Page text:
Posted July 31, 2014







Mar11

94% of subscribers now subscribe to full series


The Situation:

Exterior of the Dofasco Centre for the Arts, the primary performing venue of Theatre Aquarius.
Dofasco Centre for the Arts
With the economic downturn that began in 2008, attendance and revenue at Theatre Aquarius began to decline. As the decline coupled with the financial recession continued into the spring of 2011, General Manager Lorna Zaremba hired TRG Arts to analyze the theatre’s situation and improve revenue.

This analysis revealed that there were entire elements of the Theatre’s business model that were missing, which influenced an atmosphere of waning loyalty, specifically among subscribers.


Posted March 11, 2014







Sep06

TRG Arts has been busy teaching this summer on the road and on the web. We’ve rounded up our most recent insights from last month below, in case you missed anything:

The Art of the Upgrade

President Jill Robinson gave a webinar hosted by Blackbaud last week about increasing patrons’ investment in and loyalty to arts organizations through upgrading.

“The best way to increase loyalty is to ask the patron to take the right next step with you. That’s what we call upgrading,” Jill said. “That right next step is different for each patron. And the right next step is informed by information in your database.”

The most recent version of this webinar is now available here.

Slides from the presentation:
 

Posted September 6, 2013







May20

$1.5 million two-year admission growth


EMP Museum EMP Museum (formerly known as Experience Music Project) mounts exhibitions related to music, pop culture and science fiction. In 2011, EMP planned two exciting new exhibits: Avatar: The Exhibition and Nirvana: Taking Punk to the Masses. EMP leadership saw the exhibits as a way to build a more sustainable business model, funded by the community and less reliant on gifts from a few generous donors. 

Posted May 20, 2013







Apr18

Photo via flickr
Some time ago I had a conversation with a theatre manager who had expressed an interest in TRG’s ticket pricing counsel.  The more we talked, the more agitated she became.  She nervously offered that her artistic director would NEVER allow pricing strategies like this happen at her theater. I, laughing, joked, “Oh my.  Your artistic director is a socialist?”  With great seriousness, she replied, “Absolutely not!  He is a communist!  He believes that every ticket should be FREE!”

The argument surrounding free and deeply discounted tickets has been around forever. The Dallas Museum of Art kicked off another round of conversation when they recently announced their decision to provide everyday free admission to everyone.  Museum memberships will also become free, with visitors actively encouraged to join using a very slick electronic system located at entry points to the museum.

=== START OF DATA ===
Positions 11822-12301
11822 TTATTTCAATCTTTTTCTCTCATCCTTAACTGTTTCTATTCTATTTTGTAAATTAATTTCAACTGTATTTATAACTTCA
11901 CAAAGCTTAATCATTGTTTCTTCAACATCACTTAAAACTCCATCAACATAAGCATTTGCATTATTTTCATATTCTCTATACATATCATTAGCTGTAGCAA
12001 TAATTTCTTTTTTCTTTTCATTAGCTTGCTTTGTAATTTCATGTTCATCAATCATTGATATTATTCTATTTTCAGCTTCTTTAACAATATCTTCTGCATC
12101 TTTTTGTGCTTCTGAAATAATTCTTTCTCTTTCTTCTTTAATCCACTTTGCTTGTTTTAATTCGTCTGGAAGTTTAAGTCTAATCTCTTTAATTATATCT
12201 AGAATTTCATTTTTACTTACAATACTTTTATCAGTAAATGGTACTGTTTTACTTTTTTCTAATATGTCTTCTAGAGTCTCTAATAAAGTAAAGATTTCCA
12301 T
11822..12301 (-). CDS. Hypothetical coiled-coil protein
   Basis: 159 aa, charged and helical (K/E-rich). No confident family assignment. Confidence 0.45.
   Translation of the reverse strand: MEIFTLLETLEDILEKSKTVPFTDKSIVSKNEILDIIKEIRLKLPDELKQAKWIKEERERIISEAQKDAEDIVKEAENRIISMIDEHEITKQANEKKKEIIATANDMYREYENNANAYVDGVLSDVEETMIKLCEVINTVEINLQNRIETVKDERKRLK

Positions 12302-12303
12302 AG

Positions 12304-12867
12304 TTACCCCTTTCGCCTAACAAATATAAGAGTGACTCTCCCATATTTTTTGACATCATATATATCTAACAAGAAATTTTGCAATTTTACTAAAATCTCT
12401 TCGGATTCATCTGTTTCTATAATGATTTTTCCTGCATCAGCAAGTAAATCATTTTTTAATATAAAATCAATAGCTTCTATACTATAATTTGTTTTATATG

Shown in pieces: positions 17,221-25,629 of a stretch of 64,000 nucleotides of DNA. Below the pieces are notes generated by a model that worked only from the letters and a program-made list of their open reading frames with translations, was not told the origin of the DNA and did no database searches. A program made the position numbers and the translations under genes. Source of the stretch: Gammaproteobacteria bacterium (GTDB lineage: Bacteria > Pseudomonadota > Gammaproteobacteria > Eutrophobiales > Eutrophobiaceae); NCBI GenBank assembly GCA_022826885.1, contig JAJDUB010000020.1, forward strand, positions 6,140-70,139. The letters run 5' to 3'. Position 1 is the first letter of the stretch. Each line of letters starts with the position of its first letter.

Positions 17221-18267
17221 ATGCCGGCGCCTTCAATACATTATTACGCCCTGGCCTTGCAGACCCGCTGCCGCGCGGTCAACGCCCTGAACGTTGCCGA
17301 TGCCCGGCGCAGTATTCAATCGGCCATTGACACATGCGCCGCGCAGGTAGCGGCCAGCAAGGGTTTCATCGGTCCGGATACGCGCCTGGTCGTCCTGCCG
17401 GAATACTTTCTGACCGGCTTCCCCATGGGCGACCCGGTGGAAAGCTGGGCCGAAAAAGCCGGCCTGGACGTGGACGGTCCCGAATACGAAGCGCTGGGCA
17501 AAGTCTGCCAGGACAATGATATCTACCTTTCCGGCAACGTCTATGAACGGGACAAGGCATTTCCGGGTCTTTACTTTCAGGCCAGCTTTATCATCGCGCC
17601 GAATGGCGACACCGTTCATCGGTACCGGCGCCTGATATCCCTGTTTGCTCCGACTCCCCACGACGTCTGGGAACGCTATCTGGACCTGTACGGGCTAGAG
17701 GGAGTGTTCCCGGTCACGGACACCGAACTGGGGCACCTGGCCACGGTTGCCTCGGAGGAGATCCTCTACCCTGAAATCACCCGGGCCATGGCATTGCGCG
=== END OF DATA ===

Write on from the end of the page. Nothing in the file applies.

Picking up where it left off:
Posted April 18, 2013







Mar22

Doubled Subscription Revenue


Music Director David Alan Miller conducts the ASO. Gary David Gold Photography.
Music Director David Alan Miller conducts the ASO.
Photo by Gary David Gold Photography.

By 2010, the Albany Symphony Orchestra (ASO) had experienced a steady decline in subscribers over seven years. During the 2009–10 and 2010–11 seasons, ASO had implemented an idea popular in the orchestra field of growing new subscriptions by offering them at half price. Units increased significantly. However, per-ticket revenue declined and renewal rates were poor. 


Posted March 22, 2013







Jul24

Photo via Flickr
There’s only one way to end the current practice of resellers getting obscene prices or discounters taking all but a fraction of the income for your tickets. Stop making it so easy for them. Broadway offers a good example of what not to do.

Do only tourists and suckers pay full price?

Every Monday afternoon, The Broadway League releases the weekly sales data for every show performing on the Great White Way. Currently, about 60% of all Broadway tickets are sold below the face value of the ticket.

When the results of “never-discounted” shows (The Book of Mormon, The Lion King and Wicked) are deducted, the proportion of discounted ticket sales jumps to nearly 70%. Last week, for instance, total Broadway sales revenues (about $33 million) were about two-thirds of their aggregate gross potential. In non-peak weeks, this ratio floats closer to 50%.

Posted July 24, 2012







Nov04

A version of this post originally appeared as my guest commentary for Ticket News, an online resource for ticket industry news and information.
a shot of Broadway by Bobby Bradley
Photo by Bobby Bradley via Flickr
When it comes to pricing ticketed events, what works? For nearly two decades, TRG Arts has answered that question for hundreds of non-profit arts and culture organizations. About four years ago, TRG also began working with a number of commercial entertainment clients, mostly Broadway productions.

Posted November 4, 2011







Oct24

Photo by Glen Scott via Flickr
Museums aren’t getting useful direction from the recent public dialog about the prices they are charging or want to charge for admission.

Admission price increases at some of America’s highest profile museums have made news in major media and online, and that coverage has touched off discussion that appears more emotional than productive. It seems like the further away from free or low-cost admission a museum gets, the more the institution is vulnerable to criticism on grounds of not making their collections accessible or affordable. It’s as if admission price is the only way to express accessibility and that accessibility is the only reason for a museum’s being.